WellesleyWeston Magazine

FALL 2017

Launched in 2005, WellesleyWeston Magazine is a quarterly publication tailored to Wellesley and Weston residents and edited to enrich the experience of living in two of Massachusetts' most desirable communities.

Issue link: https://wellesleywestonmagazine.epubxp.com/i/856603

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Page 105 of 219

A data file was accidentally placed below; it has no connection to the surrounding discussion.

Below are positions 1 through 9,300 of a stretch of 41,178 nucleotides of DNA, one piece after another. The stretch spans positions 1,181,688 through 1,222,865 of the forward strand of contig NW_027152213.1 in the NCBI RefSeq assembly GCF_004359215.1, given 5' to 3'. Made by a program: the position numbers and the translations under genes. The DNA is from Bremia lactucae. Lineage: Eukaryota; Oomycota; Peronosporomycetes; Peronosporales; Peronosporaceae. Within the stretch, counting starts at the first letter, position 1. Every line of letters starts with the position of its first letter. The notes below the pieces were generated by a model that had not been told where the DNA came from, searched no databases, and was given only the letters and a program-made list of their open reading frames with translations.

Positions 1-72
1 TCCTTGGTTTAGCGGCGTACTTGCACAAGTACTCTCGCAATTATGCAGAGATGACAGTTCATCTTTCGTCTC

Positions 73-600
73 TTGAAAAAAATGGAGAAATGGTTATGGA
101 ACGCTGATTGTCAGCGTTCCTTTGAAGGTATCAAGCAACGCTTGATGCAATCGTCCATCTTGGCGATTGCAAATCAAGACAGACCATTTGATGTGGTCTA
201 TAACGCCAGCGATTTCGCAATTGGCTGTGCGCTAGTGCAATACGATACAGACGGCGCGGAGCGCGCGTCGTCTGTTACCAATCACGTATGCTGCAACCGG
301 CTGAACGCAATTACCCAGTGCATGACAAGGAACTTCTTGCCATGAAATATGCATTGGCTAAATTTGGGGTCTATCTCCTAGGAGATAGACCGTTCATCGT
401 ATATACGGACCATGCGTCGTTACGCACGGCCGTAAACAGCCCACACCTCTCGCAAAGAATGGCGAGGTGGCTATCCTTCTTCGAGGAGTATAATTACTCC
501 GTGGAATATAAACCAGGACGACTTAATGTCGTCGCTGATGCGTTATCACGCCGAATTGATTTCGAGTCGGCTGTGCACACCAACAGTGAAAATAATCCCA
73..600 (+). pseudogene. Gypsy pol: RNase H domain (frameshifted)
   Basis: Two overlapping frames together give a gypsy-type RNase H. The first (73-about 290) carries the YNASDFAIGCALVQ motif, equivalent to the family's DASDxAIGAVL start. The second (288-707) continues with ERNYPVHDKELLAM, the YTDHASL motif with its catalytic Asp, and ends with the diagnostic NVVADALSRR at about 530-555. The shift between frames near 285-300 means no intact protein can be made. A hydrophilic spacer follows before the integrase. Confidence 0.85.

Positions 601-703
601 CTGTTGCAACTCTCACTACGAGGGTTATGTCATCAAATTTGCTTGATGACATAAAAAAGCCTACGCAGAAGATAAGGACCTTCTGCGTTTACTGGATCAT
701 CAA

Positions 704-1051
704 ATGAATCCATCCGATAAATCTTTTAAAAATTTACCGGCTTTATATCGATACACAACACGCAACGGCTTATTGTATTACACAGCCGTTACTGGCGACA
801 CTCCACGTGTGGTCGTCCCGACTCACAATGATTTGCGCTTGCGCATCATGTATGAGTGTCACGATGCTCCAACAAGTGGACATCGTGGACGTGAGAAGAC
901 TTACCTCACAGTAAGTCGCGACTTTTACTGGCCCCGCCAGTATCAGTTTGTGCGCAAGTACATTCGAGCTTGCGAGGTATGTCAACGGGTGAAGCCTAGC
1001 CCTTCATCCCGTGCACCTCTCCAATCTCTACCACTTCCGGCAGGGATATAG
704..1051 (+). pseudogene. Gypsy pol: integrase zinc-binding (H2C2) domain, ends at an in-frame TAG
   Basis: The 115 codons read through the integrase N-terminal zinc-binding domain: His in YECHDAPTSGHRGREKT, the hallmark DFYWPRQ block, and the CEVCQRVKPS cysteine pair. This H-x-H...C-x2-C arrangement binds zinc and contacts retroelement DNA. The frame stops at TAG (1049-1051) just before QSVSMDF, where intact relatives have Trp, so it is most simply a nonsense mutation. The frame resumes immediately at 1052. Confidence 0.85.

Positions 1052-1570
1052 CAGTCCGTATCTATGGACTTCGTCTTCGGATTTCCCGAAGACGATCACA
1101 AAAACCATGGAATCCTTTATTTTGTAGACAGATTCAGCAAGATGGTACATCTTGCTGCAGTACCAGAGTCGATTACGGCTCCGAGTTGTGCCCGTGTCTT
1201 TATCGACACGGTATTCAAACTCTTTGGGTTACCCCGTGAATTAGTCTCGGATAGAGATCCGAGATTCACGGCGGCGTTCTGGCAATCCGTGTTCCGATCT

direction. Like the explosion of the Internet, libraries are adding maker spaces, and maker spaces are popping up on their own in communities across the country." Contributing to the trend is the educational approach called STEM, which focuses on Science, Technology, Engineering, and Math. In recent years, STEM has turned into STEAM, as educators realized the impor- tance of Art in fostering creativity and innovation. As the Maker Space movement took off, Brennan and Weston Public Library Trustees began exploring ways to expand the library on site. Beginning in the early 2010s, Joseph Mullin, a long-time library trustee, led a three-year planning process to create an addition in the front yard. That spot was designated on original plans as the "expansion area" and had sufficient septic capacity. Architectural plans were prepared pro bono and vetted by a succession of town committees. In late 2014, the trustees were informed that expansion on site would not be possible because of new septic regulations. This is because Among dozens of future program ideas being explored are cartoon- ing, calligraphy, silk screen printing, quilting, fabric printing, poetry slams and storytelling, movie nights, stained glass and mosaic making, robotics, LEGO MINDSTORMS, website design, podcasting, book- making, kinetic sculptures, folk crafts, video recording and editing, wine and beer tastings, candy making, and small appliance repair. The idea for a center for art and technology is an outgrowth of the Maker Space movement, which began about 2006 as more people be- came interested in learning how to "do it yourself " (DIY). According to Weston Public Library Director Susan Brennan, "People today want to be more self-sufficient. There's farm-to-table food, artisan hobbies, and the resurgence in knitting and sewing, for example. Libraries took notice, as we are always looking for ways to add value, educate, and in- form." A library maker space allows community members to experience technology and access tools like 3D printers, laser cutters, and advanced sewing machines. Brennan notes, "Many libraries are moving in this The former Weston Public Library Imagine the Possibilities W e l l e s l e y W e s t o n M a g a z i n e | f a l l 2 0 1 7 104

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